Mad, Beautiful Ideas
OpenID Doomed to Fail?

OpenID is one of those technologies that I, and many others, truly believe is important and necessary, but has completely failed to gain traction with most users.Sort of like Public-Key Encryption. Hell, even on this site, which allows users to authenticate via OpenID to leave comments which will be posted immediately without me having to approve them, I don't get anyone using OpenID.

There are plenty of reasons for this, I think. Quite a few sites don't offer OpenID logins, and while Yahoo!, Microsoft, Google allow their logins to be used as OpenIDs, not a single one of them will honor OpenIDs from other providers. And Facebook's new Federated Login system is even worse, as it won't interoperate with anything.

Now, the argument for many is that OpenID is confusing. Google suggests using a "Login with you Google ID" form, which is a pain in the ass because you get their Google E-mail address, then have to request their OpenID URL from Google (a move which is far from standards compliant), and then go about the standard OpenID 2.0 login. Yahoo! at least allows their users to use "" as their URL, but then, even they suggest offering a "Login with your Yahoo! Account" button.

Currently, OpenID is clearly the realm of the geeks. But, is it worth promoting these alternative methods of using OpenID? While I think it's great that Google and Microsoft and Yahoo are all embracing the standard, I believe the better strategy is to educate the users on what OpenID is, and how to use it. OpenID is pretty easy to use (provided you don't need API access), and I believe one of the key aspects of the upcoming information economy must be that we have the control over our own idenity. OpenID enables that.

But it's this control over our own identity that is the core of why Google, Microsoft, Yahoo!, Amazon, Facebook and many others aren't taking OpenID authentication. These are companies that have built their empires on Data Mining. They take your information in order to better figure out how to market stuff to you. Now, this isn't necessarily a wholly bad thing, and frankly OpenID doesn't really negate their ability to do this (or even make it harder really), but what OpenID is enabling them to do, is track your activity outside of their normal sphere of influence.

If you log in to leave of comment here using Yahoo! OpenID, Yahoo! is going to know you're a user of my site, and that's information they can use. But, if Yahoo! accepts OpenID, and you log into Yahoo! with a Google Account, well, then Google now knows you're looking to use Yahoo! services ,and that may change things for those companies and their relationship with you.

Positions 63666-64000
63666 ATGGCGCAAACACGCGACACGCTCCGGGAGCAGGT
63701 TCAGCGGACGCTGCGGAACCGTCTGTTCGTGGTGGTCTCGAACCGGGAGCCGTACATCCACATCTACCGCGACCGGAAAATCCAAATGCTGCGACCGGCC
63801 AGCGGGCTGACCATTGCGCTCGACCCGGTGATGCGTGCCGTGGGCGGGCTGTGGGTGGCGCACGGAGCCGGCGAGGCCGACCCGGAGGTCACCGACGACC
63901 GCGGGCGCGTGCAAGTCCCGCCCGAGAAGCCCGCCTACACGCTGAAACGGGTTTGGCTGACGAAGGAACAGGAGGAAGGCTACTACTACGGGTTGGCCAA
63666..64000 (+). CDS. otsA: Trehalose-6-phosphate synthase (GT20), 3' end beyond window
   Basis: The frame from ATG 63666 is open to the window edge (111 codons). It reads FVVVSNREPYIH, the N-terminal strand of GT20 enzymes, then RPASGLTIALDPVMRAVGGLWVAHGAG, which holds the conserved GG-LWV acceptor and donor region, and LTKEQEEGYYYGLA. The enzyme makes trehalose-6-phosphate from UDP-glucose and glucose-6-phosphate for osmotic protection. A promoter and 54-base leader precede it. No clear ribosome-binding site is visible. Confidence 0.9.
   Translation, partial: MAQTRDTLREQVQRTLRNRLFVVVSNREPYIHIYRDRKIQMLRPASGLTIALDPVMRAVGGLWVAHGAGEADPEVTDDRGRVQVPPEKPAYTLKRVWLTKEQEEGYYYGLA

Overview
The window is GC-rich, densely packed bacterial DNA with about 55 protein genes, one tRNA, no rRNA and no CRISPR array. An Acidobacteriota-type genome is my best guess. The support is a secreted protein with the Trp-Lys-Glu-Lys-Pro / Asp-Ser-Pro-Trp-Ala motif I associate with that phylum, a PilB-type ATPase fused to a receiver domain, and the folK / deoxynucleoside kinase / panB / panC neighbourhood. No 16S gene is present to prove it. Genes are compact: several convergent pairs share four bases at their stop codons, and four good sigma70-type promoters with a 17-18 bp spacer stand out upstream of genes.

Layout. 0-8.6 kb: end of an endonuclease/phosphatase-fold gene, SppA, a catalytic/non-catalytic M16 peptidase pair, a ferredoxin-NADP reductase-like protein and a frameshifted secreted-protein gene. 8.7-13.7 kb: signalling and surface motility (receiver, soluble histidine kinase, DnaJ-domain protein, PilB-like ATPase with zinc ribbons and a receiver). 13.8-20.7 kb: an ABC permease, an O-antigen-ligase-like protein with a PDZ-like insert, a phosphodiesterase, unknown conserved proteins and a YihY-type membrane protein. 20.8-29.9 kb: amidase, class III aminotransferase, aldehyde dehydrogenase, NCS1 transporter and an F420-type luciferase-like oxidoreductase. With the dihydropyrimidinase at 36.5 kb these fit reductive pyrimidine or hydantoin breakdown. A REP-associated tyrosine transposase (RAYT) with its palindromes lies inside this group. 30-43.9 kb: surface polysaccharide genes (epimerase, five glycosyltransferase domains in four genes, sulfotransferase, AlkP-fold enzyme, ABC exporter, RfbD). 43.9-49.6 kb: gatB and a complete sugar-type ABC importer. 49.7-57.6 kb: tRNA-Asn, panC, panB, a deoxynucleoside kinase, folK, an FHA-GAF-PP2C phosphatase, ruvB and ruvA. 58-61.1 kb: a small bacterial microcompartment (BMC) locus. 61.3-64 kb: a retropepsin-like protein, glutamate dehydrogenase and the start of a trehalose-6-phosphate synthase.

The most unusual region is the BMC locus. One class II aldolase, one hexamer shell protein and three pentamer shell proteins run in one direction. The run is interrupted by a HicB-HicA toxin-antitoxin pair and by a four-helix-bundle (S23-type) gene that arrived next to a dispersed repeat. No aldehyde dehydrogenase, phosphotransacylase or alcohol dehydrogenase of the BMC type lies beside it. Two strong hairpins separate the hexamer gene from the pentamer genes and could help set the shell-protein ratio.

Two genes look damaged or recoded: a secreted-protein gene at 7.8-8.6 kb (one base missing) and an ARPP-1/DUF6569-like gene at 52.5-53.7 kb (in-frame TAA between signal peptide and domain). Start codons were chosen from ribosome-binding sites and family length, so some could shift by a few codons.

I don't want to sound all doom and gloom. A lot of good can come from more directed methods of marketing. I don't really care about ads for Barbie dolls, and I'm perfectly fine not seeing them. I hope someone is taking notice of my tendency to quickly leave sites that have "talkie" ads. These metrics can all be good, but what is importance is thinking about what giving your online Identity to another entity means. Personally, I do use Yahoo!'s OpenID, but I do try to remain aware of what that potentially entails.

I think at this time, OpenID has enough traction that it can succeed against upstarts like Facebook Connect, but we do need to develop a mechanism to make it easier for most users to use. Perhaps some sort of DNS record to go alongside MX records, like say "IX" records (for Identity exchange) which can provide a service to change an e-mail address into the basis for an OpenID transaction, and do so in a standard way. Or perhaps a standard JavaScript login form which allows you to select your provider and give your login in an easily extensible manner (something like this exists, I don't remember where, though).

OpenID needs to be made easier, and I think there should be a way to do that without obfuscating the system further. The standard will likely need updating, but I believe that it can succeed. That it will succeed, and that it needs to succeed.